The growing concern for energy efficiency in the Information and Communication Technology (ICT) sector has prompted the exploration of resource management techniques. While hardware architectures, such as single-ISA asymmetric multicore processors (AMP), offer potential energy savings, there is still untapped potential for software optimizations. This paper aims to bridge this gap by investigating the scheduling of garbage collection (GC) activities on a heterogeneous architecture with both performance cores ("p-cores") and energy cores ("e-cores") to achieve energy savings.
Our study focuses on the concurrent ZGC collector in the context of Java Virtual Machines (JVM), as the energy aspect is not well studied in the context of latency-sensitive Java workloads. By comparing the energy efficiency, performance, latency, and memory utilization of executing GC on p-cores versus e-cores, we present compelling findings.
We demonstrate that scheduling GC work on e-cores overall leads to approximately 3% energy savings without performance and mean latency degradation while requiring no additional effort from developers. Overall energy reduction can increase to 5.3±0.0225% by tuning the number of e-cores (still not changing the program!).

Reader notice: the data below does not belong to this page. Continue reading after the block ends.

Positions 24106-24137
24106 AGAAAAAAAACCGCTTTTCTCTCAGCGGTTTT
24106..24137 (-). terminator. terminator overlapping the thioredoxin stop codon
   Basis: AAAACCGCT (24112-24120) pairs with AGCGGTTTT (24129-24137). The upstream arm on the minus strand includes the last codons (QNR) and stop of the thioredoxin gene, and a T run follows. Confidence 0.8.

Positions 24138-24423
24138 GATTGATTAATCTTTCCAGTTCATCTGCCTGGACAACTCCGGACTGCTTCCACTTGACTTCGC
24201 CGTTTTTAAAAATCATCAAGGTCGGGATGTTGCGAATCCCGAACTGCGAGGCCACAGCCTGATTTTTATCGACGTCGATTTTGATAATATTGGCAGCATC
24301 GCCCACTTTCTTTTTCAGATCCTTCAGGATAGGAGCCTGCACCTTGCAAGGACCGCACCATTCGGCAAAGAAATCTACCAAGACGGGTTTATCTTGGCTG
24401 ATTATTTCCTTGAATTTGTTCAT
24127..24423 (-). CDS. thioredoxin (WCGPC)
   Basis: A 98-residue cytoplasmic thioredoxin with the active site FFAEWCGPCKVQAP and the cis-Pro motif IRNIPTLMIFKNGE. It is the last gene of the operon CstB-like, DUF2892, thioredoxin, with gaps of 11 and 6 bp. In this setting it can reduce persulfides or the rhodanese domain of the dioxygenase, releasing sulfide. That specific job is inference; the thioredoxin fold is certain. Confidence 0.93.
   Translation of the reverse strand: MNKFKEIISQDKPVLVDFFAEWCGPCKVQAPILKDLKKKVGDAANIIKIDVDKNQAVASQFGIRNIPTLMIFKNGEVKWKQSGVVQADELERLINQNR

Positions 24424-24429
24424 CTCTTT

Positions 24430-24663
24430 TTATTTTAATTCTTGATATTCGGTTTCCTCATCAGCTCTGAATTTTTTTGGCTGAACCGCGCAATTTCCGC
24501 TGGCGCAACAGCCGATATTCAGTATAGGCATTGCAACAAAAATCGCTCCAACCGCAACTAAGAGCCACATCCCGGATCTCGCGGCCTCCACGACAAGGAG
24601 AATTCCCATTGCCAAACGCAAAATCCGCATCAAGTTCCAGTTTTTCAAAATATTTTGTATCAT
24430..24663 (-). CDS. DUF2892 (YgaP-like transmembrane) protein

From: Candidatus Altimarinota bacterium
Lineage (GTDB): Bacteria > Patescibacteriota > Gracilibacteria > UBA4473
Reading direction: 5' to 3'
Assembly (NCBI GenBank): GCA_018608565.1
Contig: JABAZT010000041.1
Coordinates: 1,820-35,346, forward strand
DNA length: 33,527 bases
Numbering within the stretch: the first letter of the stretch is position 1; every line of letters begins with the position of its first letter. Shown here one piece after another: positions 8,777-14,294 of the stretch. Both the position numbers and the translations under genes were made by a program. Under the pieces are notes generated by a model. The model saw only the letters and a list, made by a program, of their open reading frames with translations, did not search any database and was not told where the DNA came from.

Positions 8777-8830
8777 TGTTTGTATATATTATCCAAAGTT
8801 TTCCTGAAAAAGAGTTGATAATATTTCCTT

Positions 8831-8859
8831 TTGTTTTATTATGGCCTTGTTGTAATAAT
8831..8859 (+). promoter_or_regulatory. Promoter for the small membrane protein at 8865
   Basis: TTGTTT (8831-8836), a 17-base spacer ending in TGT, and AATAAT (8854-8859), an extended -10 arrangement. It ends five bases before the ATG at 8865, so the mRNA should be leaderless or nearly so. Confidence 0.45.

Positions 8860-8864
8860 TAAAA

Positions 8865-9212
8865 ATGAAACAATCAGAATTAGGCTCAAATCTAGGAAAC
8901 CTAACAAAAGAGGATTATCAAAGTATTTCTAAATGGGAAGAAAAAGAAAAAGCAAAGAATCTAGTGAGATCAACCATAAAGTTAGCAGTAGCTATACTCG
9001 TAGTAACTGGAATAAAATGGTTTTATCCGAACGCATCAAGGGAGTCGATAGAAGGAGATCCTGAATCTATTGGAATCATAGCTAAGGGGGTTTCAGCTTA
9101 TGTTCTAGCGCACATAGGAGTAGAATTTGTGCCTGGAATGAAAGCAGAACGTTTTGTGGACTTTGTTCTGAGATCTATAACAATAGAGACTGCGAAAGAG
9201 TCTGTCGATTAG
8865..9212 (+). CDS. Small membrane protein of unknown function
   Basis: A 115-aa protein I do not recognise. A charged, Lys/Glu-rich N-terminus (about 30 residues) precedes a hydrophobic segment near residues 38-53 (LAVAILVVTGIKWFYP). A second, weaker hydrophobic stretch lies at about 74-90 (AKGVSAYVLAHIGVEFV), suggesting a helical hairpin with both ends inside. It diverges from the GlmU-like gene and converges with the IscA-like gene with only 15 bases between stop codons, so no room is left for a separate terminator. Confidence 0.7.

Our findings highlight the practicality and benefits of scheduling GC on e-cores, showcasing the potential for energy savings in heterogeneous architectures running Java workloads while meeting critical latency requirements. Our research contributes to the ongoing efforts toward achieving a more sustainable and efficient ICT sector.

Publisher's Version
Reactive Programming without Functions
Bjarno Oeyen ORCID logo, Joeri De Koster ORCID logo, and Wolfgang De Meuter ORCID logo
(Vrije Universiteit Brussel, Belgium)
Reactive programming (RP) is a declarative programming paradigm suitable for expressing the handling of events. It enables programmers to create applications that react automatically to changes over time. Whenever a time-varying signal changes — e.g. in response to values produced by event stream (e.g., sensor data, user input…) — the program state is updated automatically in tandem with that change. This makes RP well-suited for building interactive applications and reactive (soft real-time) systems.